so you can do the work to tackle your addictions and tackle your trauma so yeah that’s important. Athena: There’s-there’s a; there is an
allure to tackling it on your own. I have one fact: my main abuser in their own
words—kicked cocaine on my own so I can do anything but that’s not the smart thing
to do. Yeah, they kick cocaine but there were so
many other… the one—one addiction replaces another; replace another; replace another. Same with my father, you know, heroin, pills,
alcohol turned into nicotine; turned into bullying. He was a bully towards me. He would talk nice to me, to everybody else
and in front of me—he would bully me and tell me I was fat and ugly and stupid and
dumb and you know, whatever. We didn’t even mention bullying but I do believe
that people compulsively without even knowing that they do it… it’s just their modus operandi
Bobbi like-like you said earlier sociopathic and psychopathic people but there can be that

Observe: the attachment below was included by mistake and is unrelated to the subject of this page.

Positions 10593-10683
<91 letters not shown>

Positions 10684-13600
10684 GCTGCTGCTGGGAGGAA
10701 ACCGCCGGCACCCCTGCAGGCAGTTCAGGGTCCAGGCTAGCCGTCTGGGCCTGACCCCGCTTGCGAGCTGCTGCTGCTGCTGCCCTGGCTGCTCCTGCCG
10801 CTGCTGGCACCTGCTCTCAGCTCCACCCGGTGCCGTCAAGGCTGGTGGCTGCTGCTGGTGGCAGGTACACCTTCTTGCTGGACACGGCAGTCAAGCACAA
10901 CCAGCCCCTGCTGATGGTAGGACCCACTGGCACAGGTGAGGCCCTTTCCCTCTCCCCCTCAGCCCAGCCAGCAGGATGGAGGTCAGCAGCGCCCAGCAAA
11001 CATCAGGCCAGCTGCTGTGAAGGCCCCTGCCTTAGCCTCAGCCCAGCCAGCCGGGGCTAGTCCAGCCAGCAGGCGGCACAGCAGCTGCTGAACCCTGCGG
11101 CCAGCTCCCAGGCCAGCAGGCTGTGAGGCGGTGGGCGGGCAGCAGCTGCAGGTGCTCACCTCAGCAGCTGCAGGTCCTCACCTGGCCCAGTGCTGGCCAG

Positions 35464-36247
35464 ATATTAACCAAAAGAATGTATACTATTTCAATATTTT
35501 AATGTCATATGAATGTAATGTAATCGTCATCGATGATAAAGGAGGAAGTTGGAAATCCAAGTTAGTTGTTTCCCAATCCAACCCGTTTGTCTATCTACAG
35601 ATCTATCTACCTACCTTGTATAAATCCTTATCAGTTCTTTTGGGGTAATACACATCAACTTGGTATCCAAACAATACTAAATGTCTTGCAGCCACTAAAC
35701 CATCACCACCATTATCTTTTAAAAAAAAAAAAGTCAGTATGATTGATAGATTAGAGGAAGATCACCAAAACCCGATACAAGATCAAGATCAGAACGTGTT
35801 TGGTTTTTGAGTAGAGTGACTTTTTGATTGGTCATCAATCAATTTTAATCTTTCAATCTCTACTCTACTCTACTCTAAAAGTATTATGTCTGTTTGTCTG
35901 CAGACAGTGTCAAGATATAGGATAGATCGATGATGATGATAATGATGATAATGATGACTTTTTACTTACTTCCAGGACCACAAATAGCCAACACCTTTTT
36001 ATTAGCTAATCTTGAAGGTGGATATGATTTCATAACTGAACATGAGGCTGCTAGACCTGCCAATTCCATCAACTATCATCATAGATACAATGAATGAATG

element. I’m not saying someone that is malignantly
anti-social like anti-social personality disorder but I’m saying someone who has that in them
that-that exploitative behavior that is just a compulsion of theirs. They lack empathy and perhaps they’re undiagnosed
but anyway-that’s an addiction in and of itself and it’s just, it’s very damaging
but to kick an addiction on your own and to toot your own horn saying, “I’m so awesome
because I kicked oxy or vicodin or alcohol or cocaine or heroin or whatever it might
be.” It’s not worth—that’s not a crown that
we want you to be wearing like wear a different crown. We want you to be free from the addiction
but we want you to have professional help that you deserve so that you can live your